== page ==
How to setup multiple SSL cirtificates

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How to setup multiple SSL cirtificates

Post by jamied_uk on 10th December 2013, 23:34

Code:
mkdir -p /etc/apache2/ssl/example.com


mkdir -p /etc/apache2/ssl/example.org



Step Two— Activate the SSL Module


The next step is to enable SSL on the droplet.

Code:
sudo a2enmod ssl



Follow up by restarting Apache.


Code:
sudo service apache2 restart



Step Three—Create a Self Signed SSL Certificate


When we request a new certificate, we can specify how long the certificate should remain valid by changing the 365 to the number of days we prefer. As it stands this certificate will expire after one year.


The line below yo upaste then delete - from near the -out and retype the - manually then press enter.
Code:
sudo openssl req -x509 -nodes -days 365 -newkey rsa:2048 -keyout /etc/apache2/ssl/example.com/apache.key –out /etc/apache2/ssl/example.com/apache.crt



With this command, we will be both creating the self-signed SSL certificate and the server key that protects it, and placing both of them into the new directory.

This command will prompt terminal to display a lists of fields that need to be filled in.

The most important line is "Common Name". Enter your official domain name here or, if you don't have one yet, your site's IP address.
You are about to be asked to enter information that will be incorporated
into your certificate request.
What you are about to enter is what is called a Distinguished Name or a DN.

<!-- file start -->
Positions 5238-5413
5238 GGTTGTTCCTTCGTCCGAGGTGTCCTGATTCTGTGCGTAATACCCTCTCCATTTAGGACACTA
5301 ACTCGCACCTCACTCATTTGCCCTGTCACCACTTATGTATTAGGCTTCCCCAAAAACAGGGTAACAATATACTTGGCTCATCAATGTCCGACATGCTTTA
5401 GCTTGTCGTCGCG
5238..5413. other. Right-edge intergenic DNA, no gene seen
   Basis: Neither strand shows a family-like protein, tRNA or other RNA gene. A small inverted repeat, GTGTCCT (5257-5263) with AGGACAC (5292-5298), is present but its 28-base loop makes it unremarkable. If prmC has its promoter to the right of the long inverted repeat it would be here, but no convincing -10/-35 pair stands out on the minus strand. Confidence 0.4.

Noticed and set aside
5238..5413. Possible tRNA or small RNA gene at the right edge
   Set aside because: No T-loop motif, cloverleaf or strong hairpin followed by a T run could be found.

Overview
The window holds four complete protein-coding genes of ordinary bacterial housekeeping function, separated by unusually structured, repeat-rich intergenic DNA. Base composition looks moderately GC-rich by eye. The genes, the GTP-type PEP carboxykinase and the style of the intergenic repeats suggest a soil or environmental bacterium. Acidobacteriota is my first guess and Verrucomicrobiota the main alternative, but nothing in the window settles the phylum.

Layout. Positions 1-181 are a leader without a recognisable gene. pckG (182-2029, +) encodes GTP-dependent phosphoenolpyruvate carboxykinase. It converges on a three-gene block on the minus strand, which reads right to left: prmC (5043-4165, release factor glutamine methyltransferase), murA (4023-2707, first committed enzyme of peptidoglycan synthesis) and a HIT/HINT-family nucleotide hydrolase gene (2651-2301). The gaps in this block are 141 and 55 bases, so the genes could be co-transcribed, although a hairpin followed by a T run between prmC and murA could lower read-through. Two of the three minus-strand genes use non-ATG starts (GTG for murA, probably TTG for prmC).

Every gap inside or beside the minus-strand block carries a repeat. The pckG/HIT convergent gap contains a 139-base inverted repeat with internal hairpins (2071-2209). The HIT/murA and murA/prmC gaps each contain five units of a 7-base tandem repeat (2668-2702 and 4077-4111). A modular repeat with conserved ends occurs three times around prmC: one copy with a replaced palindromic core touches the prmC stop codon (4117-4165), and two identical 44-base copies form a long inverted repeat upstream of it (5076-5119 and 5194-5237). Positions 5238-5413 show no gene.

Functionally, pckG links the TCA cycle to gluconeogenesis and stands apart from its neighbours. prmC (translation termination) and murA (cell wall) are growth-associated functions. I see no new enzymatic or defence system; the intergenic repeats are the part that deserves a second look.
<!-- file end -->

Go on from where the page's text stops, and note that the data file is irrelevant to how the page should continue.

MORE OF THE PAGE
There are quite a few fields but you can leave some blank
For some fields there will be a default value,
If you enter '.', the field will be left blank.
-----
Country Name (2 letter code) [AU]:US
State or Province Name (full name) [Some-State]:New York
Locality Name (eg, city) []:NYC
Organization Name (eg, company) [Internet Widgits Pty Ltd]:Awesome Inc
Organizational Unit Name (eg, section) []:Dept of Merriment
Common Name (e.g. server FQDN or YOUR name) []:example.com
Email Address []:webmaster@awesomeinc.com

Then go ahead and take the same steps for the second (example.org) domain:

Code:
sudo openssl req -x509 -nodes -days 365 -newkey rsa:2048 -keyout /etc/apache2/ssl/example.org/apache.key -out /etc/apache2/ssl/example.org/apache.crt



Step Four—Create the Virtual Hosts


Once you have the certificates saved and ready, you can add in your information in the virtual host files.

Although it’s not required, we can create two virtual host files to store virtual host information in separate files, copying the configuration from the default virtual host file.

Code:
sudo nano /etc/apache2/sites-available/example.com


sudo nano /etc/apache2/sites-available/example.org



Go ahead and open up each file and paste in the configuration below.

This configuration is a simplified version of two separate configuration files: the default virtual server configuration file found at /etc/apache2/sites-available/default and the default SSL configuration located in /etc/apache2/sites-available/default-ssl.

Additionally, this configuration includes an important change that facilitates multiple SSL certificates.

Whereas the default SSL configuration has the following line, specifying a certificate as the default one for the server,